|Carol II of Romania|
|Preceded by||Michael I|
|Succeeded by||Michael I|
|Born||15 October 1893|
|Died||4 April 1953 (aged 59)|
Helen of Greece and Denmark,
Carol II of Romania
|Reference style||His Majesty|
|Spoken style||Your Majesty|
Carol II (15 October 1893 – 4 April 1953) reigned as King of Romania from 8 June 1930 until 6 September 1940. Eldest son of Ferdinand, King of Romania, and his wife, Queen Marie, a daughter of Prince Alfred, Duke of Edinburgh, the second eldest son of Queen Victoria. He was the first of the Romanian royal family who was baptized in the Orthodox rite.
Carol was born in Peleş Castle. In November 1914, Carol joined the Romanian Senate, as the 1866 Constitution guaranteed him a seat there upon reaching maturity. Known more for his romantic misadventures than for any leadership skills, Carol (Romanian for "Charles") was first married in the Cathedral Church of Odessa, Ukraine, 31 August 1918, to Joanna Marie Valentina Lambrino (1898–1953), known as "Zizi", the daughter of a Romanian general. The marriage was annulled on 29 March 1919 by the Ilfov Suburban Court. Carol and Zizi continued to live together after the annulment. Their only child, Mircea Gregor Carol Lambrino, was born 8 January 1920.
Carol next married, in Athens, Greece, on 10 March 1921, Princess Helen of Greece and Denmark (who was known in Romania as Crown Princess Elena). They were second cousins as both were great-grandchildren of Queen Victoria. The marriage soon collapsed in the wake of Carol's affair with Elena "Magda" Lupescu (1895?–1977), the Roman Catholic daughter of a Jewish pharmacist and his Roman Catholic wife. Magda Lupescu had formerly been the wife of Army officer Ion Tâmpeanu.
As a result of the scandal, Carol renounced his right to the throne on 28 December 1925 in favour of his son by Crown Princess Helen, Michael (Mihai), who became King in July 1927. Helen divorced Carol in 1928.
Returning to the country on 7 June 1930, in a coup d'état engineered by Prime Minister Iuliu Maniu, Carol reneged on the renunciation and was proclaimed King the following day, replacing his son Michael on the throne. For the next decade he sought to influence the course of Romanian political life, first through manipulation of the rival Peasant and Liberal parties and anti-Semitic factions, and subsequently (January 1938) through a ministry of his own choosing (the National Renaissance Front), with a constitution (27 February) reserving ultimate power to the Crown. In 1938, he banned the Iron Guard, which he had supported in the 1930s.
Carol also sought to build up his own personality cult against the growing influence of the Iron Guard, for instance by setting up a paramilitary youth organization known as Straja Ţării in 1935.
In 1938, Carol overthrew the democratic system and proclaimed his own authoritarian regime (see 1938 Constitution of Romania, National Renaissance Front). Carol yielded and, on September 5, 1940, Antonescu became Prime Minister, and Carol transferred most of his dictatorial powers to him.
Forced under first Soviet and subsequently Hungarian, Bulgarian, and German pressure to surrender parts of his kingdom to foreign rule, he was outmaneuvered at last by the pro-German administration of Marshal Ion Antonescu, and abdicated in favour of Michael in September 1940. He went into exile, initially in Mexico, but ultimately settling in Portugal.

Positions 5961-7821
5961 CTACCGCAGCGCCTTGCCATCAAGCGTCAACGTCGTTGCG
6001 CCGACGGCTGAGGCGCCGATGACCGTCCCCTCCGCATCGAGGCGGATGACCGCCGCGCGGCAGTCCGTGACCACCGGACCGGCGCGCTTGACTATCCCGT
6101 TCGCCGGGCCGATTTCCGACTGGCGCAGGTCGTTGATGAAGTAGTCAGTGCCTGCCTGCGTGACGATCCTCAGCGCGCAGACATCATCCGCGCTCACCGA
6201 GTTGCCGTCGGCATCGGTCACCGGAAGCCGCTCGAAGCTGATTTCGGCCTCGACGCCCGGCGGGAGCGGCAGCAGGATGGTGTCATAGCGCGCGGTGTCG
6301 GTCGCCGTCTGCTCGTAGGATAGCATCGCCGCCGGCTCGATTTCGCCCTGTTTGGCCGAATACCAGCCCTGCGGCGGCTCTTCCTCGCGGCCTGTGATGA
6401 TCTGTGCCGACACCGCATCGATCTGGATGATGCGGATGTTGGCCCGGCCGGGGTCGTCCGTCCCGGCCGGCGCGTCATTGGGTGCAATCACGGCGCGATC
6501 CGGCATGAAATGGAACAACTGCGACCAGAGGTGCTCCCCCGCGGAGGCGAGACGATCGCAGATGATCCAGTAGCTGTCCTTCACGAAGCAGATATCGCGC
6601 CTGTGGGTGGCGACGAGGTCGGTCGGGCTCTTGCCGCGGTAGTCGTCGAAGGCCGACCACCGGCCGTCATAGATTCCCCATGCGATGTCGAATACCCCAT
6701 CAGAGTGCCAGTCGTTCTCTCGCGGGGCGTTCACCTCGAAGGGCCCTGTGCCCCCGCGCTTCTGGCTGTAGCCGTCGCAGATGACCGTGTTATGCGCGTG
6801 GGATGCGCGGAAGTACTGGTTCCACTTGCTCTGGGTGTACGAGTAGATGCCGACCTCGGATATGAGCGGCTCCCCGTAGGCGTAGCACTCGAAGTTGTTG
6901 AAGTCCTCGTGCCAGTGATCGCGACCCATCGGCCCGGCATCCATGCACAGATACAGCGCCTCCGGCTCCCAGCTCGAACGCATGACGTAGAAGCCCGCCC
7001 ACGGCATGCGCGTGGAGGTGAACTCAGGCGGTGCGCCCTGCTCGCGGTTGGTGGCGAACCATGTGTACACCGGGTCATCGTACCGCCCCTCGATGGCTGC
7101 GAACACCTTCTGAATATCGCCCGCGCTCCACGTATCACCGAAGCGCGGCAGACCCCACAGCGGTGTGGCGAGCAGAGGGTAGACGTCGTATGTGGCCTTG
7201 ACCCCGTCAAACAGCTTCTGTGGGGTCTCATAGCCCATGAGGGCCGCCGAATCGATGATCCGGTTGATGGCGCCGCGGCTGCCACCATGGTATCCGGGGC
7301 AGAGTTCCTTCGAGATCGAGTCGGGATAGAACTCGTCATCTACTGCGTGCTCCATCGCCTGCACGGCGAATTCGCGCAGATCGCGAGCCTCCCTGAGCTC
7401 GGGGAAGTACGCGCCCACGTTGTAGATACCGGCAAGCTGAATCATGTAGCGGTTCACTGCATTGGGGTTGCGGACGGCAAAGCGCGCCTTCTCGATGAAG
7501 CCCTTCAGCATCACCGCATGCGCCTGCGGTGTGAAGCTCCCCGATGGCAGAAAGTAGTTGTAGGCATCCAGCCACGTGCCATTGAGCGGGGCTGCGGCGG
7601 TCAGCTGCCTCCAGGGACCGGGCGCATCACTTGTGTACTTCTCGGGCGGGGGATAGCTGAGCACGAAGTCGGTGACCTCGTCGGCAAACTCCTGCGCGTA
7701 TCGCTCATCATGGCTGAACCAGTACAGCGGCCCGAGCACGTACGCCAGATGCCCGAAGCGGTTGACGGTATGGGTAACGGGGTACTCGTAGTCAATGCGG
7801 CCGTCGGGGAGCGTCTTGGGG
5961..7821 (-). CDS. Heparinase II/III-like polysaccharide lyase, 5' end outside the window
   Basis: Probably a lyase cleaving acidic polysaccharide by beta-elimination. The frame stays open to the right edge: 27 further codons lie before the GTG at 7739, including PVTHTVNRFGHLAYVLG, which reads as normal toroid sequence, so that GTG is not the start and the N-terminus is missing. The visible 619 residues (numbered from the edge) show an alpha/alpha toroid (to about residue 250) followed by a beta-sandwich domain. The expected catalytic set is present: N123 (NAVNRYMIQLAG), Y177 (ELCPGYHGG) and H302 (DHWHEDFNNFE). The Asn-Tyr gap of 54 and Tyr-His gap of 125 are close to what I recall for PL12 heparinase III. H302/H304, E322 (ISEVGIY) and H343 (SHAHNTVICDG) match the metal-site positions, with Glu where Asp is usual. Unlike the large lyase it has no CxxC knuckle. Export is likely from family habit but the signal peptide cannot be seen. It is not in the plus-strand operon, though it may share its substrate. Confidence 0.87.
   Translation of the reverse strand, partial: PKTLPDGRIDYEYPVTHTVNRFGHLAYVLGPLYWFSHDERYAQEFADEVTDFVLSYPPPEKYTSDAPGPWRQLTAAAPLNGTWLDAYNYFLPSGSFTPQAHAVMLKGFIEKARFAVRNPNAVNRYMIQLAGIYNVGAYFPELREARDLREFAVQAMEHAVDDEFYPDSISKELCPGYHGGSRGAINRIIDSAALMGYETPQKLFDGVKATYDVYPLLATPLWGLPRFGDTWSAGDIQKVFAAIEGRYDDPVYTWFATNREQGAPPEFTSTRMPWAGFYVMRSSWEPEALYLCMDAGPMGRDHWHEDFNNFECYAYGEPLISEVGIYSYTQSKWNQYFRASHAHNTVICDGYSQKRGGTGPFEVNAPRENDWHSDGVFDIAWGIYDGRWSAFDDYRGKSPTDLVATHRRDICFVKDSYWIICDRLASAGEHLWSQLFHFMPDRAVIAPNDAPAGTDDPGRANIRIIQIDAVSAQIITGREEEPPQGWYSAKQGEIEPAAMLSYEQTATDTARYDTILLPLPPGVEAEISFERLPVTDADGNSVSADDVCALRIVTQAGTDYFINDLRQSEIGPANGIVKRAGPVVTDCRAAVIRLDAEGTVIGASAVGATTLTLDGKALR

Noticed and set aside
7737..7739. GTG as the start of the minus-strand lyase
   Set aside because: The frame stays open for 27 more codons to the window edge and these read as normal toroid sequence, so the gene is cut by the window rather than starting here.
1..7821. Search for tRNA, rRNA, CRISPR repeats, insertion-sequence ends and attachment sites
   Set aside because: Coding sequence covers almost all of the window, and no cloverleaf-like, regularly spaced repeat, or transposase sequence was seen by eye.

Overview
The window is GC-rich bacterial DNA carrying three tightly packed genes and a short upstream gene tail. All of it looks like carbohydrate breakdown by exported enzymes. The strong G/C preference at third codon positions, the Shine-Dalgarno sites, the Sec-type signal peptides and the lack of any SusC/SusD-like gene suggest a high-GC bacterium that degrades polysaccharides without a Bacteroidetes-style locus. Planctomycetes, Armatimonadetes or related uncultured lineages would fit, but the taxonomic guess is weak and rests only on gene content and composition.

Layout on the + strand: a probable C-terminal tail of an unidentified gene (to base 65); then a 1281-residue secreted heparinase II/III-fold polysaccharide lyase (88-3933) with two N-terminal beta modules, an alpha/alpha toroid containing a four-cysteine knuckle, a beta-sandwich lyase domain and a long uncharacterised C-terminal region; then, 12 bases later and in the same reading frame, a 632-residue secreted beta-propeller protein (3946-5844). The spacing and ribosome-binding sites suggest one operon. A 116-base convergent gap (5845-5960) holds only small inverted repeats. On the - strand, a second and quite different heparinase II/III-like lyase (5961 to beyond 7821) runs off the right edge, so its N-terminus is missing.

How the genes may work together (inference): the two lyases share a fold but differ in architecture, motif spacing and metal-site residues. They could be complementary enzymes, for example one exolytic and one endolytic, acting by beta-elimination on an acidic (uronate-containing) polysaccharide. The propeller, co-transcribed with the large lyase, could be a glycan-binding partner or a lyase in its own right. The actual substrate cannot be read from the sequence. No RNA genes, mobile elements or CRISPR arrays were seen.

Carol and Magda Lupescu were married in Rio de Janeiro, Brazil, on 3 June 1947, Magda taking the title of Princess Elena von Hohenzollern. Carol remained in exile for the rest of his life. He was never to see his son, King Michael, after his 1940 departure from Romania; Michael refused to meet his father ever again.
Remains returned to Romania
Carol died and was buried in Estoril, Portugal, in 1953; his remains were returned to Romania in 2003, at the Curtea de Argeş monastery. They lie outside the cathedral that is the burial place of most Romanian kings. Neither of his sons participated in either ceremony. His younger son, Michael, was represented by his daughter, Princess Margarita, and her husband, Prince Radu of Romania. His eldest son, Carol Lambrino was forbidden (since 1940) to enter Romanian territory.
|16. Charles, Prince of Hohenzollern-Sigmaringen|
|8. Charles Anthony, Prince of Hohenzollern|
|17. Marie Antoinette Murat|
|4. Leopold, Prince of Hohenzollern|
|18. Karl, Grand Duke of Baden|
|9. Princess Josephine of Baden|
|19. Stéphanie de Beauharnais|
|2. Ferdinand I of Romania|
|20. Prince Ferdinand of Saxe-Coburg and Gotha|
|10. Ferdinand II of Portugal|
|21. Maria Antonia, Princess of Koháry|
|5. Infanta Antónia of Portugal|
|22. Pedro I of Brazil|
|11. Maria II of Portugal|
|23. Maria Leopoldina of Austria|
|1. Carol II of Romania|
|24. Ernest I, Duke of Saxe-Coburg and Gotha|
|12. Prince Albert of Saxe-Coburg and Gotha|
|25. Princess Louise of Saxe-Gotha-Altenburg|
|6. Alfred, Duke of Saxe-Coburg and Gotha|
|26. Prince Edward, Duke of Kent and Strathearn|
|13. Queen Victoria|
|27. Princess Victoria of Saxe-Coburg-Saalfeld|
|3. Marie of Edinburgh|
|28. Nicholas I of Russia|
|14. Alexander II of Russia|
|29. Charlotte of Prussia|
|7. Grand Duchess Maria Alexandrovna of Russia|
|30. Louis II, Grand Duke of Hesse|
|15. Marie of Hesse|
|31. Princess Wilhelmine of Baden|
- Kings of Romania
- King Carol II
- "Ce citeau românii acum 68 de ani?", Ziua, 29 November 2007.
- (Romanian) Delia Radu, "Serialul 'Ion Antonescu şi asumarea istoriei' (1)", BBC Romanian edition, August 1, 2008
- Final Report, p.320; Morgan, p.85; Ornea, p.326
- (Romanian) Monique Urdareanu on Elena Lupescu and Carol II, Ziua, 14 January 2006
|Wikimedia Commons has media related to Carol II of Romania.|
Carol II of Romania
House of Hohenzollern-Sigmaringen
Cadet branch of the House of HohenzollernBorn: 15 October 1893 Died: 4 April 1953
|King of the Romanians
8 June 1930 – 6 September 1940
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